FAA issues new rules for air traffic controllers after runway incursion in Washington D.C.

Federal Aviation Administration (FAA) Administrator Mike Whitaker issued new rules and guidelines for air traffic controllers at US airports on Friday following a runway incursion at Ronald Reagan Washington National Airport on the morning of April 18.

An airplane taking off from Dallas/Fort Worth International Airport with the air traffic control tower in the background. [Photo by Nicozica / CC BY-SA 4.0]

Without mentioning that two jetliners nearly collided as they prepared to take off, Whitaker put out a statement one day later that boasted about “key reforms” that were being implemented immediately “to ensure air traffic controllers are getting sufficient rest, while we also work to implement some longer term, systemic changes.”

Specifically, Whitaker said the FAA is requiring 10 hours off between shifts, and 12 hours off before the midnight shift that will be effective in 90 days. The FAA Administrator said he was also “directing the Air Traffic Safety Oversight Service to ensure the agency has a robust methodology to ensure compliance with this direction.”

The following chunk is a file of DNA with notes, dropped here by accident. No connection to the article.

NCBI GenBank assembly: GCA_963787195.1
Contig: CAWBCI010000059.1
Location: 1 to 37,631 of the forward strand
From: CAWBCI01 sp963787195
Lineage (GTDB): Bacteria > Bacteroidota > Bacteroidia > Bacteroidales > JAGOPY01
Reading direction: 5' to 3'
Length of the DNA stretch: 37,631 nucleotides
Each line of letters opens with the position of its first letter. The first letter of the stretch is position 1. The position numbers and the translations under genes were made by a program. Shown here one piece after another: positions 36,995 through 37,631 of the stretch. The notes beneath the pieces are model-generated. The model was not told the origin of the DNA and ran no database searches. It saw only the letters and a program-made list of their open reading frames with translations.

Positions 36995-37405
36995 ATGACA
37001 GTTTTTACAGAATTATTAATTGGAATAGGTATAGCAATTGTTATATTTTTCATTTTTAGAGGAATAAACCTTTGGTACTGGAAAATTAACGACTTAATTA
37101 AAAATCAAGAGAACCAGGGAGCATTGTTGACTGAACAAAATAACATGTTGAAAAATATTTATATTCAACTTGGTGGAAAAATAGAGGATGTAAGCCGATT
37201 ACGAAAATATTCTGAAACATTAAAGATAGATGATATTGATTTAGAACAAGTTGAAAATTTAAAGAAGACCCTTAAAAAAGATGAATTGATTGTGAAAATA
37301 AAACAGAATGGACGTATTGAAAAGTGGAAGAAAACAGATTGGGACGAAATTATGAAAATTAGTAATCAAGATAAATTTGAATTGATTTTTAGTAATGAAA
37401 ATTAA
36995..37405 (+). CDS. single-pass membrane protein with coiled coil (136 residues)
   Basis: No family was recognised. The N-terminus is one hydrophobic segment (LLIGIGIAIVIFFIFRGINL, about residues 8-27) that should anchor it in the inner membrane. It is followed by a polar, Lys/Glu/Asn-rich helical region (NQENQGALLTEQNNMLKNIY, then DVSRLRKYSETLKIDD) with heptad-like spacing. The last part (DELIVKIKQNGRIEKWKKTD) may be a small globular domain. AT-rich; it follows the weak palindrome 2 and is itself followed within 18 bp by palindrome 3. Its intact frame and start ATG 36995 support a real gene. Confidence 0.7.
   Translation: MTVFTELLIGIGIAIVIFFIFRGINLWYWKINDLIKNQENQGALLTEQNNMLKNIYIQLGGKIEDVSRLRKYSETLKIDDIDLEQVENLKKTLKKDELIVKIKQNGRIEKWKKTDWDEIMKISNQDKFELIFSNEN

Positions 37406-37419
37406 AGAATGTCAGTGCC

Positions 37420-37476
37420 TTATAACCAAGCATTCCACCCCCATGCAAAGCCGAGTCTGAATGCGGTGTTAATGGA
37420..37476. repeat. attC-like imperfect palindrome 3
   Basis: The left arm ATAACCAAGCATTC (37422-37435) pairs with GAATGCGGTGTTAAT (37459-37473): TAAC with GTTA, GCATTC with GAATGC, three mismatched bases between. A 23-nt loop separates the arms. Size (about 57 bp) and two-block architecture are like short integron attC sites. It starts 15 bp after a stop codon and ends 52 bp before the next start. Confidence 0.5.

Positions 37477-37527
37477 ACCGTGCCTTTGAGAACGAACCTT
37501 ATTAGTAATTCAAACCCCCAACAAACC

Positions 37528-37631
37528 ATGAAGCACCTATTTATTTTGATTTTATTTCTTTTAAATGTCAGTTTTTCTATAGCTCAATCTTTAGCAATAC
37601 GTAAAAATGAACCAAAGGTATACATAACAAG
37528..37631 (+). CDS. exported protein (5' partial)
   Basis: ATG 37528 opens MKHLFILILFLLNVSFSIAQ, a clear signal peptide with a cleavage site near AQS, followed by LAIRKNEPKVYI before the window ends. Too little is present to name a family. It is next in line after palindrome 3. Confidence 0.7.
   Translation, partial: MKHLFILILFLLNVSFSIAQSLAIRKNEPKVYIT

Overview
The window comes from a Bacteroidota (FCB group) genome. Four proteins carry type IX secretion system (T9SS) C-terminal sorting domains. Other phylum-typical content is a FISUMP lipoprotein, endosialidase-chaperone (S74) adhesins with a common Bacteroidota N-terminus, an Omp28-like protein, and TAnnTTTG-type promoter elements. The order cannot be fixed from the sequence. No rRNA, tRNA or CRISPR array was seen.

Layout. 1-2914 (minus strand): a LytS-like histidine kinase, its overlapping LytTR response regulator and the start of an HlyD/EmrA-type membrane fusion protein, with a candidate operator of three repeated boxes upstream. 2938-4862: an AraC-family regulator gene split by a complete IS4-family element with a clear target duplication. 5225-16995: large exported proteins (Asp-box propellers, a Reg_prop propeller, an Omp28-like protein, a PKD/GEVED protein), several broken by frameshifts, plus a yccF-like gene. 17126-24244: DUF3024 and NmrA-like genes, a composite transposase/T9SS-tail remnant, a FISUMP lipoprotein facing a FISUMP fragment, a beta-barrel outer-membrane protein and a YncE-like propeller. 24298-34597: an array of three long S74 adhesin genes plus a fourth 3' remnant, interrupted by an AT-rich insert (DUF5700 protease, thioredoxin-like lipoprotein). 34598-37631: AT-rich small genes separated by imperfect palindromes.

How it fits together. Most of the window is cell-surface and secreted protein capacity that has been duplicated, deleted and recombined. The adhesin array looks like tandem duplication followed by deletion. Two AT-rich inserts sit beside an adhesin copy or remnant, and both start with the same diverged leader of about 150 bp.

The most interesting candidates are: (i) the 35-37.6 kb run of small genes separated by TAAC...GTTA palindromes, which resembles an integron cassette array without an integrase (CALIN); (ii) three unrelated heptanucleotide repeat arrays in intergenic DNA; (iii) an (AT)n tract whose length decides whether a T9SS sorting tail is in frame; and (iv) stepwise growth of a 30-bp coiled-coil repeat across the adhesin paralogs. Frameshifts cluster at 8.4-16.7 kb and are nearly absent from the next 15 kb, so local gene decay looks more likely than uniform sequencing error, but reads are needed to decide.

Whitaker said the FAA, the US government agency principally responsible for the safe operation of the US airline industry, is working to hire 1,800 new controllers this year and “committed to a sustained effort to address controller fatigue and ensure our airspace is the safest in the world.”

Meanwhile on Wednesday, US Transportation Secretary Pete Buttigieg repeated Whitaker’s controller rest plan and claimed on MSNBC that the Biden administration is working on “upgrading” the antiquated US air traffic control system.